Currently there are several ways to feed data to the GPU no matter of what API we use and what type of application we develop. In case of OpenGL we have uniform buffers, texture buffers, texture images, etc. The same is true for OpenCL and other compute APIs that even provide more fine-grained memory management taking advantage of the local data store (LDS) available on today’s hardware. In this article I’ll present the memory access performance characteristics of AMD’s Evergreen-class GPUs focusing on what this all means from OpenGL point of view. While most of the data is about the HD5870, the general principles and relative performance characteristics are valid for other GPUs, including ones from other vendors.
Previously I talked about how one can easily take advantage of multiprocessing using OpenMP. Even if the C pragmas introduced by the parallel programming API standard is very straightforward for simple programs, it simply doesn’t fit nicely in a complex C++ application that is built from the ground with the OOP in mind. To smoothly introduce OpenMP into such projects one need higher level constructs that hide the actual implementation details. This is the first article of a series that will try to provide reference implementations of such an abstraction. First, we will start with synchronizable primitives that try to reflect the functionality provided by the “synchronized” statement of Java.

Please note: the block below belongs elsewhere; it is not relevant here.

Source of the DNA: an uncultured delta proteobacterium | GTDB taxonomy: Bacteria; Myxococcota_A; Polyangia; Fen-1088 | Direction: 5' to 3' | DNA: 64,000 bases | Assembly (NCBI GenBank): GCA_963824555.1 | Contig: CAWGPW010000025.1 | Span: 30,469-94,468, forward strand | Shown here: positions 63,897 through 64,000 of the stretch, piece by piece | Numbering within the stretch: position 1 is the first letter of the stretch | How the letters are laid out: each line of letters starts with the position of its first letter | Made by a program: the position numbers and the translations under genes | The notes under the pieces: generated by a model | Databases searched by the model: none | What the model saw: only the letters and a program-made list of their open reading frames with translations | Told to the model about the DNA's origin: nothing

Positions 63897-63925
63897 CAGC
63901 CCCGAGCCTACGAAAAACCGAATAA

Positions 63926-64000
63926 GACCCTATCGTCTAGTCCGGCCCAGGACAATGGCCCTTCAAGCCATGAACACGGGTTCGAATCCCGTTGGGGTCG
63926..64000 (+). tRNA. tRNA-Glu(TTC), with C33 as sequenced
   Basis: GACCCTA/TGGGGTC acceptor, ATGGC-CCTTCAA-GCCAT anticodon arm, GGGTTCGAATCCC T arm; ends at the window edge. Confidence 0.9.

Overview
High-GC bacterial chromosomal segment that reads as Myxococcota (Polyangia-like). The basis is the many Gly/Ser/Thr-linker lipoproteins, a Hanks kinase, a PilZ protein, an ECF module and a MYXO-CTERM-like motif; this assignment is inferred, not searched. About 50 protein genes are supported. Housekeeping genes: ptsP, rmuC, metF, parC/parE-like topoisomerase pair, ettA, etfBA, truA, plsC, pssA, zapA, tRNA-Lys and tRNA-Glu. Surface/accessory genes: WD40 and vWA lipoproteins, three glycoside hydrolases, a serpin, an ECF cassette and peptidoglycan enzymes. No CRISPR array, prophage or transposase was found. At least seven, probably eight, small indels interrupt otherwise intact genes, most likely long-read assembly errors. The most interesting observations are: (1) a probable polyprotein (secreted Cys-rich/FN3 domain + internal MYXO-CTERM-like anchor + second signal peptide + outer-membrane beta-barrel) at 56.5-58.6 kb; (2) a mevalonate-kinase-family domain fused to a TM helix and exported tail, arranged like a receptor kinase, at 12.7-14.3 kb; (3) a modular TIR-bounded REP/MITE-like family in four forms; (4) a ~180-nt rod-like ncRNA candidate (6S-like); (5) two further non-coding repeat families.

Multiprocessing has been there for decades as a premium feature for enterprise applications but adopting this technology still brings huge burden to software companies that still maintain and develop legacy code. Nowadays, as most commodity hardware already have highly parallelized architectures, a modern application is almost unimaginable without proper multi-threading capabilities even if we talk about text editor or a multimedia application. The transition from traditional software development to multiprocessing is not an easy and painless task. Fortunately we have such tools in our hand like OpenMP.